Bolivar Neighborhood, also known as The Danger, in David
The neighborhood has a distinctive residential architectural style.
A point of interest is the monument to Francisco Morazan, a leader of the Central American Independence movement. He lived in David for a time.
On the main axis of the area, we can find the History and Art Museum Jose Domingo de Obaldia.
Next door to the museum, there is the Gallegos Foundation building. This private instution greatly helps to preserve local heritage.
Many historical documents and pictures hang from the walls of the foundation.
Also, they have pottery pieces from pre-Columbus era, such as this vessel shaped as a bird.
This striking jaguar is also preserved at the foundation's offices.
In front of the museum and the foundation, this arch provides access to the stone-paved street that is the backbone of the historic neighborhood.
This walk often hosts cultural events, photo sessions and social life.
At the end of the walk, we are rewarded with a very nice view of Saint Joseph Cathedral's belltower, a colonial structure.
At the other side of the cathedral, there is the Bolivar Square, an important feature of the neighborhood.
Across the square, there is a police headquarter located in a historical building that has seen battles and now hosts a small museum.
Inside the police building, you can visit the Coto War Exhibition.
Outside, there are murals about The Guaraperos, an insurrection that took place in Chiriquí in 1866.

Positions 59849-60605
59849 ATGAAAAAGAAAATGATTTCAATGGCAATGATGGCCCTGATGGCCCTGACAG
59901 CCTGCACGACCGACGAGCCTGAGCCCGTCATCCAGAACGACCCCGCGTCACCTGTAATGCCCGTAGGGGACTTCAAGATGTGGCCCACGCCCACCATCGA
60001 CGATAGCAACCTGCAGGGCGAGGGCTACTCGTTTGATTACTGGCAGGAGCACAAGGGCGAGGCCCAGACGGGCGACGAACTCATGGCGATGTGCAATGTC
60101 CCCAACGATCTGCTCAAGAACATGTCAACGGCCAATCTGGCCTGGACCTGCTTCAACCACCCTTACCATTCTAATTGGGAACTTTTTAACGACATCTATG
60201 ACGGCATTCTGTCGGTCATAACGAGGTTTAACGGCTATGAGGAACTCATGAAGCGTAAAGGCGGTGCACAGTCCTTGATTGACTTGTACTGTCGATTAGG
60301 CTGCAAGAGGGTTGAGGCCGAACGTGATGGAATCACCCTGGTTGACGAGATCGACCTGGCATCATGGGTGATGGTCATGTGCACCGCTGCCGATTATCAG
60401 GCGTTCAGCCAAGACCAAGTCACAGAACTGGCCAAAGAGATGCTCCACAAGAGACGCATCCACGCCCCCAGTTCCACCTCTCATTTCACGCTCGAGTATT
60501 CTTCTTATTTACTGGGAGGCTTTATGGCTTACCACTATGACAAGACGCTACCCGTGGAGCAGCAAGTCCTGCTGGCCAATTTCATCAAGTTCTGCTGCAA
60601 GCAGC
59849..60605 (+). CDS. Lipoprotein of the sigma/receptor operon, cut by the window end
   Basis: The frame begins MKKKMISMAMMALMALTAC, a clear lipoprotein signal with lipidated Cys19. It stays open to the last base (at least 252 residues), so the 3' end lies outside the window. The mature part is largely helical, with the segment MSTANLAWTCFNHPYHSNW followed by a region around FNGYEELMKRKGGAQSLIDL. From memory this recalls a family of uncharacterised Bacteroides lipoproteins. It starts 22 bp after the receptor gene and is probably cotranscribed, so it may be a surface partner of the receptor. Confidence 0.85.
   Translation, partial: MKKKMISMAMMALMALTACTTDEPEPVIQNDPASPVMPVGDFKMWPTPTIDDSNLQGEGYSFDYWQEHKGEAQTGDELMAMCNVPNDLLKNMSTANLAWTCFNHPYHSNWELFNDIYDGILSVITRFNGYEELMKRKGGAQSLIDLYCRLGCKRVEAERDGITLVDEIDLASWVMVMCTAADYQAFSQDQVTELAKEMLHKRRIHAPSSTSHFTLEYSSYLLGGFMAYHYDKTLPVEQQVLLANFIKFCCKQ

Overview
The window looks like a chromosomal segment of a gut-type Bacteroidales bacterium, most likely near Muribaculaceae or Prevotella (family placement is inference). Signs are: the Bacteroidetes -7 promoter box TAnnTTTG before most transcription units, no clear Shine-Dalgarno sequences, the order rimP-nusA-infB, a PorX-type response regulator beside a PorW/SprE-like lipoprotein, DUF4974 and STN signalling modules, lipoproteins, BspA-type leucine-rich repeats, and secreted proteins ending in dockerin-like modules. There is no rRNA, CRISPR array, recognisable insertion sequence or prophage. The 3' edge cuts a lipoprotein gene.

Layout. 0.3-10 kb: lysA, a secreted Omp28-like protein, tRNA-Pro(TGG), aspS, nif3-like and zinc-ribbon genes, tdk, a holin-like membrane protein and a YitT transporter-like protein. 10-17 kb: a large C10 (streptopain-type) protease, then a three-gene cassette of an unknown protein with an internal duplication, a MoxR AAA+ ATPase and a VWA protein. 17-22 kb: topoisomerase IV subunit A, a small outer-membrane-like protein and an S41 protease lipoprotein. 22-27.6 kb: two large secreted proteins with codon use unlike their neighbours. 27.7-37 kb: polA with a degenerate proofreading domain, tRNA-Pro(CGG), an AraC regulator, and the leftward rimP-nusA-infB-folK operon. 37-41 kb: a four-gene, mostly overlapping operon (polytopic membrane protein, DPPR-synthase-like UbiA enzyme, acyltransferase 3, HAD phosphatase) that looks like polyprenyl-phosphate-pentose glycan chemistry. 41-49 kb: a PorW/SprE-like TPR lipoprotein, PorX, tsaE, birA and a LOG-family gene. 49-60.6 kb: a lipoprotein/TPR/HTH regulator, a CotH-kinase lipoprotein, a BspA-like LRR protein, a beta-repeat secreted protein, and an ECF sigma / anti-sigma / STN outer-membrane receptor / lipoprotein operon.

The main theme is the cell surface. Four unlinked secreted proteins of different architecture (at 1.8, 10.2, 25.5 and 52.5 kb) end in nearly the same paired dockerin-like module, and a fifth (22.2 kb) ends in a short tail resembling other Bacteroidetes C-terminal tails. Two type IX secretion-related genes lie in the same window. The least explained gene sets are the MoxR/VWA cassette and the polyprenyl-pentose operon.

Walking back to downtown David, there are more traditional wooden houses.
This house still has a shingle roof, in addition to the traditional two-color paint.
Before ending the tour, we visited the Neighborhood Museum. It has a collection of traditional attire from Chiriqui province.
This private museum also shows furniture and personal objects commonly found many decades ago in townhouses in David.
This neighborhood is the cradle of the City of David, as it was founded here in 1602 by the Spanish. It has two names. The first one is Barrio Bolivar, in honor of Simon Bolivar, hero of the South American independence. The other, more traditional name, is The Danger. This name doesn't have anything to do with the very safe nature of the quarter. It comes from it being the historical location of the local cementery, hospital and jail. Of course, nobody visited these places as a result of a pleasant or safe experience, so the place was associated with dangerous situations. It didn't help that the David River also borders the neighborhood and sometimes it became a drowning risk.
Some tourist attractions include the colonial belltower of David's cathedral, several small museums, a stone-paved walk, a square named after Simon Bolivar, the Francisco Morazan Monument and the interesting residential architecture.
Next time you go to David, take an afternoon off to stroll around this charming and historical neighborhood.